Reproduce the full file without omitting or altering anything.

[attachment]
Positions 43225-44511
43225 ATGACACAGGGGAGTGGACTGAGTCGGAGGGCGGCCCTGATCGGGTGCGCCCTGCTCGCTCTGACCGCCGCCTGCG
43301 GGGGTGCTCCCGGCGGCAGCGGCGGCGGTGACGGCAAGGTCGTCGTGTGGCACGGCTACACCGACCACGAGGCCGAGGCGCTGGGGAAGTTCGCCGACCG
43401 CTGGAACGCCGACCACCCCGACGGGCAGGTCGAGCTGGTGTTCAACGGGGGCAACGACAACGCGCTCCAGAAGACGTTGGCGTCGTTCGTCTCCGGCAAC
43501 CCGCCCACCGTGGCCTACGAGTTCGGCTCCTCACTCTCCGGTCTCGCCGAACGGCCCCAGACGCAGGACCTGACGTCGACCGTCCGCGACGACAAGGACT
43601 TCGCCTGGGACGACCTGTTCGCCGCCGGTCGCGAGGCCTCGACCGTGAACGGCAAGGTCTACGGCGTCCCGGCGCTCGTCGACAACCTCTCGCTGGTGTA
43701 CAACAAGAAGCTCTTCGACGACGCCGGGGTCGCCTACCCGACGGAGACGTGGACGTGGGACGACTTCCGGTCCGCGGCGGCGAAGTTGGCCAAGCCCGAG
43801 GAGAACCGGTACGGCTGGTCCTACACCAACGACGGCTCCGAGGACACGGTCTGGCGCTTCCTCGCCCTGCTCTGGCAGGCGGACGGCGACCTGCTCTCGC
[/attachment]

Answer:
Positions 43225-44511
43225 ATGACACAGGGGAGTGGACTGAGTCGGAGGGCGGCCCTGATCGGGTGCGCCCTGCTCGCTCTGACCGCCGCCTGCG
43301 GGGGTGCTCCCGGCGGCAGCGGCGGCGGTGACGGCAAGGTCGTCGTGTGGCACGGCTACACCGACCACGAGGCCGAGGCGCTGGGGAAGTTCGCCGACCG
43401 CTGGAACGCCGACCACCCCGACGGGCAGGTCGAGCTGGTGTTCAACGGGGGCAACGACAACGCGCTCCAGAAGACGTTGGCGTCGTTCGTCTCCGGCAAC
43501 CCGCCCACCGTGGCCTACGAGTTCGGCTCCTCACTCTCCGGTCTCGCCGAACGGCCCCAGACGCAGGACCTGACGTCGACCGTCCGCGACGACAAGGACT
43601 TCGCCTGGGACGACCTGTTCGCCGCCGGTCGCGAGGCCTCGACCGTGAACGGCAAGGTCTACGGCGTCCCGGCGCTCGTCGACAACCTCTCGCTGGTGTA
43701 CAACAAGAAGCTCTTCGACGACGCCGGGGTCGCCTACCCGACGGAGACGTGGACGTGGGACGACTTCCGGTCCGCGGCGGCGAAGTTGGCCAAGCCCGAG
43801 GAGAACCGGTACGGCTGGTCCTACACCAACGACGGCTCCGAGGACACGGTCTGGCGCTTCCTCGCCCTGCTCTGGCAGGCGGACGGCGACCTGCTCTCGC